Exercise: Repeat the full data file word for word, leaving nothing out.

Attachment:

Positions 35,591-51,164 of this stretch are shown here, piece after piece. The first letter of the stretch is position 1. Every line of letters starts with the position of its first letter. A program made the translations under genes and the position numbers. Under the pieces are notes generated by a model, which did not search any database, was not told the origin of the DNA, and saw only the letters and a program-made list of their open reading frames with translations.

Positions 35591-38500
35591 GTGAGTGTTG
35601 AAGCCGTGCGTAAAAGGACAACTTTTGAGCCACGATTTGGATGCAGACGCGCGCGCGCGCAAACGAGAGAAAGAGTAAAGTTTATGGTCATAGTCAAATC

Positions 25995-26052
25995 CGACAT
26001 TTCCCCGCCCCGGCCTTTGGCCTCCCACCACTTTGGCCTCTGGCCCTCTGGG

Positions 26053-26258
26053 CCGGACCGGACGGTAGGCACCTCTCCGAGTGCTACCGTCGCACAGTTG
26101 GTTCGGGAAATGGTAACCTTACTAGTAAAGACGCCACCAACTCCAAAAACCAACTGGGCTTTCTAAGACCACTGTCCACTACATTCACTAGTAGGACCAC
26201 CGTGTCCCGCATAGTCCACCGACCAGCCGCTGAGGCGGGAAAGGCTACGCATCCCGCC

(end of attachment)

Positions 35,591-51,164 of this stretch are shown here, piece after piece. The first letter of the stretch is position 1. Every line of letters starts with the position of its first letter. A program made the translations under genes and the position numbers. Under the pieces are notes generated by a model, which did not search any database, was not told the origin of the DNA, and saw only the letters and a program-made list of their open reading frames with translations.

Positions 35591-38500
35591 GTGAGTGTTG
35601 AAGCCGTGCGTAAAAGGACAACTTTTGAGCCACGATTTGGATGCAGACGCGCGCGCGCGCAAACGAGAGAAAGAGTAAAGTTTATGGTCATAGTCAAATC

Positions 25995-26052
25995 CGACAT
26001 TTCCCCGCCCCGGCCTTTGGCCTCCCACCACTTTGGCCTCTGGCCCTCTGGG

Positions 26053-26258
26053 CCGGACCGGACGGTAGGCACCTCTCCGAGTGCTACCGTCGCACAGTTG
26101 GTTCGGGAAATGGTAACCTTACTAGTAAAGACGCCACCAACTCCAAAAACCAACTGGGCTTTCTAAGACCACTGTCCACTACATTCACTAGTAGGACCAC
26201 CGTGTCCCGCATAGTCCACCGACCAGCCGCTGAGGCGGGAAAGGCTACGCATCCCGCC